When working in virtual reality, tools and locations can be changed at the push of a button. New objects can be added or removed at will. It makes it easy to switch tools, add objects, change environments, and even change what you look like. Virtual simulations don’t even need to obey the laws of physics!

Virtual reality experiences can be entirely modular in ways that the real world cannot. This makes VR great for rapid prototyping and content creation that requires access to multiple tools.

In VR, it’s easy to swap out furniture, equipment, tools, walls, backgrounds, and even people with little effort. IKEA has used this in to allow customers to design the virtual room of their dreams, with every item purchasable through IKEA.


If you’ve ever tried your hand at 3D modeling, you likely walked away with a newfound respect for animators and game designers. It’s not easy constantly having to rotate, move, and scale models, let alone deal with clunky and unintuitive user interfaces. In virtual reality, interacting with 3D models will be as easy it is to interact with objects in the real world.

In virtual reality, you can pick objects up, walk around them, and add or remove elements just by touching them. That makes interacting with nearly anything 3D far superior in virtual reality than it is on a 2D desktop. It’s perfect for 3D modelers, but also for anyone working with real-world products, from keychains to houses. It becomes easy to share these models and make changes.

But it doesn’t just have to be 3D models or objects. VR is also great for interacting with 3D data sets. 3D data visualizations are notoriously hard to display and understand on a computer. In virtual reality, these data visualizations can be seen and understood easily from any angle. That’s because true mastery of data doesn’t just come from being able to look at a graph, but interacting with it to gain an intuitive sense of the data. Virtual reality has the potential to become the ultimate tool whenever a person has to design or work with nearly any 3D information.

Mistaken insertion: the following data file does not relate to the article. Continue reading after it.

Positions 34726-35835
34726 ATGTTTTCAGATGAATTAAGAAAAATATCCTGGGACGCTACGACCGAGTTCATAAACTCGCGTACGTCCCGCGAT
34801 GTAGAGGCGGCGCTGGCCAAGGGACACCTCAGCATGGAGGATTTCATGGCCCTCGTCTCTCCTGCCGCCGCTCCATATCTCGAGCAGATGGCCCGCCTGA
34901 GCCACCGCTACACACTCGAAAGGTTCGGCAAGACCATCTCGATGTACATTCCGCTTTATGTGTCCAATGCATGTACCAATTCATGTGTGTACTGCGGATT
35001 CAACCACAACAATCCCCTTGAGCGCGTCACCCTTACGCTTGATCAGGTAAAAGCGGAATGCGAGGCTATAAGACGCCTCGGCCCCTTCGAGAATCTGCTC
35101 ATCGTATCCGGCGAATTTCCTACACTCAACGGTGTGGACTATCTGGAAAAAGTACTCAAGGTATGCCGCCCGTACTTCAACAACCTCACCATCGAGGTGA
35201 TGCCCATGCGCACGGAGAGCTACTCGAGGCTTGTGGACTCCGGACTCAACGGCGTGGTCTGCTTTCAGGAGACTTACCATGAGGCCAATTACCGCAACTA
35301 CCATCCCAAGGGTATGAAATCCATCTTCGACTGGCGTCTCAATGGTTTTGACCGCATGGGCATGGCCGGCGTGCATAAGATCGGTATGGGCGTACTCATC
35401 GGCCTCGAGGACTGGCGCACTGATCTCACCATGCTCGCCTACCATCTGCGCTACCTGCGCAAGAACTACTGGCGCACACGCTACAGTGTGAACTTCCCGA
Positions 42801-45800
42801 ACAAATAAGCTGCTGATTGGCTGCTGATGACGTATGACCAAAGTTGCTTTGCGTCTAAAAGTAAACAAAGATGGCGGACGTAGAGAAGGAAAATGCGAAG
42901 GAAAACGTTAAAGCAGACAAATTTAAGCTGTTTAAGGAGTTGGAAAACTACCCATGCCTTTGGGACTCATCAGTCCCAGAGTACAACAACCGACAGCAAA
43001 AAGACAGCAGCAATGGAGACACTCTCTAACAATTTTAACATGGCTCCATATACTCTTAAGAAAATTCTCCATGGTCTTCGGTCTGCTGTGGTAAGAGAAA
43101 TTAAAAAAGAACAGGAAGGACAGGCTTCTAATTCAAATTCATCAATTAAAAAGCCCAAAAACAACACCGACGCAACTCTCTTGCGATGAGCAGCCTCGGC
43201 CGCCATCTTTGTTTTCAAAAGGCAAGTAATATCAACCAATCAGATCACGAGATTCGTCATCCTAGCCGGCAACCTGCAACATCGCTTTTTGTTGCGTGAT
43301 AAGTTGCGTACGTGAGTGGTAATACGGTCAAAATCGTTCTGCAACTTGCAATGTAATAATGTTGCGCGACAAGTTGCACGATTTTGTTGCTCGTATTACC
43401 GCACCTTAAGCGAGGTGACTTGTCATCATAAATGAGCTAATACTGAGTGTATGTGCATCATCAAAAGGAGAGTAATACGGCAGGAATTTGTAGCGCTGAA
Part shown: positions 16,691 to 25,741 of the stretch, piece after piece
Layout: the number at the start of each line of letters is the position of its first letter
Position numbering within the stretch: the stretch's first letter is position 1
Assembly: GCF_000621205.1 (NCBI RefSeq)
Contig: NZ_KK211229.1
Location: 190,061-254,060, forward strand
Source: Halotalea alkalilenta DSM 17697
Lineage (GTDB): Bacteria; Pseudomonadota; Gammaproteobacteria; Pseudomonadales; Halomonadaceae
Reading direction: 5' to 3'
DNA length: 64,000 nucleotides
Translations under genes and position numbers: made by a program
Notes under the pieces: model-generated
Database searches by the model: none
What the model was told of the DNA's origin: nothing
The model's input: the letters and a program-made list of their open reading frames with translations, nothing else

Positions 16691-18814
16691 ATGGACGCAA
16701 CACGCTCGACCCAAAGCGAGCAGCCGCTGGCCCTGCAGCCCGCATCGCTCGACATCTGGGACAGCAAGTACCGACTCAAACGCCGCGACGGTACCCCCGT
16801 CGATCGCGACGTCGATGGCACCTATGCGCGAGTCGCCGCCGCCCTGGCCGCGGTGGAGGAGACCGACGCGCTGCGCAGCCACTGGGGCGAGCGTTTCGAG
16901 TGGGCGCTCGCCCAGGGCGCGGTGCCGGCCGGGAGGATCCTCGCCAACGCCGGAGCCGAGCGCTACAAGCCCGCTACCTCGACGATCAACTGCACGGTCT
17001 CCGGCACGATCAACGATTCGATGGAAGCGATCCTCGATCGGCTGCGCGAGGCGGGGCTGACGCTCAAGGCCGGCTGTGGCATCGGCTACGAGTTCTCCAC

Bringing It All Together

While each of these features of VR add tangible value to a VR project, they work best when combined. Designing and interacting with a 3D object is one thing; doing it with others makes the experience even more powerful. An immersive Mars experience is great for education, but it’s orders of magnitude better if you can travel to other planets at the push of a button. Scaling a house up and down is useful for architects, but being able to instantly add walls or balconies simply by selecting the location can transform their workflow.

The more powers of virtual reality that are combined, the more powerful the experience becomes and the harder it is to replicate without virtual reality. While 2D computers allow for flexibility and the real world has great 3D interaction, only in virtual reality is it possible to have both.

As businesses dip their toes into the virtual reality industry, it’s incredibly important that they remember what VR is good at. It’s easy to get caught up in the hype of a new technology. It’s much harder to see how new technologies can actually improve the way we live and work. By keeping in mind this simple framework, we can make virtual reality as powerful as the science fiction we’ve only read about.

Image Credit: Shutterstock

Matthias McCoy-Thompson
Matthias McCoy-Thompson
Matthias McCoy-Thompson founded Agora VR, a platform for enterprise VR communications, and the DC Virtual Reality Meetup Group, the third largest VR organization on the East Coast. He's also worked as a VR consultant, helping dozens of companies understand the power of VR for business.